Tax losses pose a special problem for the federal fisc. I’ll get to that in a minute, but first some set-up as to how tax noncompliance differs on the income side versus the deduction and credit side. The overall purposes of this post are to address some questions I’ve gotten and pull together some tax enforcement themes that are implicated by the recent NY Times reporting on Pres. Trump’s returns.
The Importance of Third-Party Reporting
A lot of tax noncompliance occurs with respect to income. Not for folks with mainly wage and salary income who maybe earn a little bit of interest from a bank account. All of that is reported by third parties (the payors) to the IRS, on information returns like Form W-2 or Form 1099. The taxpayer/payee receives a copy the information return and that both simplifies reporting and communicates what information the IRS has about the transaction. As Joe Dugan and I argue in a forthcoming article, third-party reporting is very effective. With the IRS able to do simple return matching to catch any incorrect reporting (intentional or otherwise), IRS figures like this bar graph show that there’s not a lot of noncompliance where there’s substantial third-party information reporting.
Where much tax noncompliance occurs is with respect to income earned by the self-employed and small businesses, where there’s much less third-party reporting and also more use of untraceable cash. (I added the red circle to the IRS image below.)
For the last several months, I’ve been meeting a guitarist and sometimes other musicians at a Chicago park to play outdoor socially-distanced jazz. This Sunday, driving home, my wife asked me if we knew what Trump had paid in taxes. “Of course not,” I confidently responded. “It looks like we do now,” she said.
And with that, my work goals for this week changed. I’m sure everybody reading this has seen Sunday’s New York Times story (and probably also its follow-up from yesterday). Along with a ton of other tax people, I’ve been trying to make sense of and contextualize the story, both to myself and to the public. And I’ve largely been doing my thinking in real-time on Twitter.[fn1]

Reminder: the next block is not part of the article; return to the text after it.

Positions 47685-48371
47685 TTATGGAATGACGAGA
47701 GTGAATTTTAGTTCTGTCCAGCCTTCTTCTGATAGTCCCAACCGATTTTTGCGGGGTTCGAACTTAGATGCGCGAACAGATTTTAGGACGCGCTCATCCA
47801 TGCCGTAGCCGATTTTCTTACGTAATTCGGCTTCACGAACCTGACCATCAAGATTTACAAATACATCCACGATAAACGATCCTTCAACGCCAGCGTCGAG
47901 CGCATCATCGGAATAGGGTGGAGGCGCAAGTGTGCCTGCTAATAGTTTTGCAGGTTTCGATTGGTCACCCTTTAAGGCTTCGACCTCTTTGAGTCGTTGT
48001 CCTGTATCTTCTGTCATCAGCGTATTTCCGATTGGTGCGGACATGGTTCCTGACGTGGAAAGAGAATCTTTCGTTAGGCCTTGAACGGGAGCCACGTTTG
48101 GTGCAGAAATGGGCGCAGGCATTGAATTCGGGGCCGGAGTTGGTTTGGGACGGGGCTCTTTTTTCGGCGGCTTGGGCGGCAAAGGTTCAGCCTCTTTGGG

I thought that I’d assemble a lot of those Twitter threads here into one place. At most I’ll lightly edit them and I’ll link to the actual threads on Twitter, too. Because over there I included GIFs on almost every tweet and I think I outdid myself. The relevant content will be here, though. Continue reading “#TrumpTaxReturns”→
As we’re all acutely aware, in his presidential campaign, Donald Trump flouted decades of history by refusing to release his tax returns. And given that (a) the history was based on norms, not law, and (b) the Republican-controlled Congress did nothing to enforce the norms (or transform them into law), he continued to flout that norm throughout the first two years of his presidency.
By now I’m sure you’ve read the New York Times story about the Trump gift tax evasion (or, if not that story—which is really, really long—at least a summary of it). There is a lot in there, and I suspect it’ll inspire more than a couple posts here, but I wanted to lead off with the statute of limitations.
Because let’s be real: I’ve always thought of the statute of limitations as being three years or, if you substantially understate your gross income, six years, unless you don’t file a return, in which case it runs forever until you file a return. Since most of the alleged fraud occurred in the 1990s or earlier, even the longer statute would be long passed.
With all the diversions this week, it was easy to miss that the House Committee on Appropriations posted on June 28th the Appropriations Bill for FY 2018. The bill seems to include a couple items that not many were expecting. So, I thought I would highlight some of the key provisions. Since it is Friday before a Holiday weekend, I’ll keep it short for now. There are four main provisions I will address: (1) IRS Targeting/Johnson Amendment; (2) ACA Penalties; (3) Conservation Easements; and (4) 2704 (Estate/Gift Tax).